By Dr. Willis E. Ford, President 1897-8-9
The following is a brief excerpt from our centennial book published in 1997.
The Yahnundasis Golf Club was started before the days of the flivver when short distances were popular. There was a very good golf club, the Sadaquada Club, the earliest one in this region, about five miles out. Some of us were bitten with the idea that playing golf was a necessity for a wholesome life and a wholesome conscience, and we used to drive there and play afternoons. It took three-quarters of an hour and good sharp driving horses in those days, and then time to get our clothing on and ready for play, and those of us who had to work most of the time found that we were unable to take this outing very often. It took most of the afternoon. So, it happened that we began to think how we could either shorten the time of going and coming, or else secure a club nearer the city, where business men and men who were working steadily could go for part of an afternoon often enough to satisfy their conscience with respect to their duty towards golfing. It was decided to form a club within easy access of the city where business and professional men could go for a short game, say nine holes, and still continue their usual work. In the long summer evenings there would be time after the day's work was done to go and play for an hour, and then have the evening rest.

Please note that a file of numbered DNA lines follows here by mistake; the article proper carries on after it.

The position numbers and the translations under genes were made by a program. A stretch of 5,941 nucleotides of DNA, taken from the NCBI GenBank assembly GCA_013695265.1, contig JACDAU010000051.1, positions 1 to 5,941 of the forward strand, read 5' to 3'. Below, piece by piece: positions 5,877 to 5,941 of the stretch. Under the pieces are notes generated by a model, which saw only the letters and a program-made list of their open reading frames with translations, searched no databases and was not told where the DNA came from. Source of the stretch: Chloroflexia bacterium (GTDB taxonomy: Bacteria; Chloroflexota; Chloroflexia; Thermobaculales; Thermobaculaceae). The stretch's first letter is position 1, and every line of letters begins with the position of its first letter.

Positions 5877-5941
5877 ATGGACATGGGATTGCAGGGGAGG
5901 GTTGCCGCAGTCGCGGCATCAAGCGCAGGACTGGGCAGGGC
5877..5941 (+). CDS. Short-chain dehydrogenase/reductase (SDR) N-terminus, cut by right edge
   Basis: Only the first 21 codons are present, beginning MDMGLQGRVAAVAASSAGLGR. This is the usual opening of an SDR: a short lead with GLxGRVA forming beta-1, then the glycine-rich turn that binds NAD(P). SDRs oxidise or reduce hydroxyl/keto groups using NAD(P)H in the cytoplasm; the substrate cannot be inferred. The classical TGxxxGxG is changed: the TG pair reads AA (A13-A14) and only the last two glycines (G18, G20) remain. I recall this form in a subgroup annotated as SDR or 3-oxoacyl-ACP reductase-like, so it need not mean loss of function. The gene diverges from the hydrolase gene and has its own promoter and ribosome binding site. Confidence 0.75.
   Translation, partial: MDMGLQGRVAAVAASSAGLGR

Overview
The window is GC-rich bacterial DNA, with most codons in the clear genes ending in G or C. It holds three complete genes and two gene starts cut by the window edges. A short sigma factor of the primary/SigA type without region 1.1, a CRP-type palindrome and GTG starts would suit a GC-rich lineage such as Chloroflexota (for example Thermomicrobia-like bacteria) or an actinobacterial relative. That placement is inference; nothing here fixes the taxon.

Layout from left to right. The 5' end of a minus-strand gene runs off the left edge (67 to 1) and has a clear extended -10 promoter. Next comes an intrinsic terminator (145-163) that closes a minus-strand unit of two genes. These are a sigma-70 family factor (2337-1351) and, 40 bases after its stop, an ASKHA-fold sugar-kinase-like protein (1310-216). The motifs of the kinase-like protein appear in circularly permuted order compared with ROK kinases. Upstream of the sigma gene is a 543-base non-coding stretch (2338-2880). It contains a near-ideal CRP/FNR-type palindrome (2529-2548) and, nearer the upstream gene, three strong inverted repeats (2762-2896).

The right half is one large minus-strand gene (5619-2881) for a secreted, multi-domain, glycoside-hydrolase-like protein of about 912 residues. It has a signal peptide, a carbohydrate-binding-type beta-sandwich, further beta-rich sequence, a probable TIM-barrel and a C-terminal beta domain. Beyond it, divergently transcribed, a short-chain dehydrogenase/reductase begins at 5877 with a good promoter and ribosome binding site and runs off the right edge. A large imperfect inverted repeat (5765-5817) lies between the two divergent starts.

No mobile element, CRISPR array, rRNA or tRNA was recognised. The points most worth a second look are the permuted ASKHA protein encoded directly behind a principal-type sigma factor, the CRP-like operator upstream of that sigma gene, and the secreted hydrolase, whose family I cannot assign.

In looking over the fields which were familiar to many because of the walks they had taken, it was discovered that back of McQuivey's greenhouse in New Hartford there was very eligible ground near to the city, and within fifteen minutes on the street car; at this time a young doctor asked the advice of his mentor whether it was wise and safe for him to help and push the project of a new golf club. Asked what his earnings were, meager enough, how much he could save for a wholesome out-of-door exercise of this sort, answered perhaps two hundred dollars, and was told to get a few like-minded men to go with you and go ahead. it will pay you in health and efficiency. The mentor was Charles S. Fairchild, Attorney General of the state of New York, a member of President Cleveland's cabinet and a consistent golfer for many years. The young lawyer , Alfred Conkling Coxe, and the doctor walked and talked until one day back of McQuivey's greenhouse, on the New Hartford road, encountering the owner put the question of a lease, which was drawn up there on a prescription blank and twenty-five dollars handed to the proprietor.
And thus, the Yahnundasis Golf Club began. For more history about the Yahnundasis Golf Club contact the administrative office about purchasing a centennial book.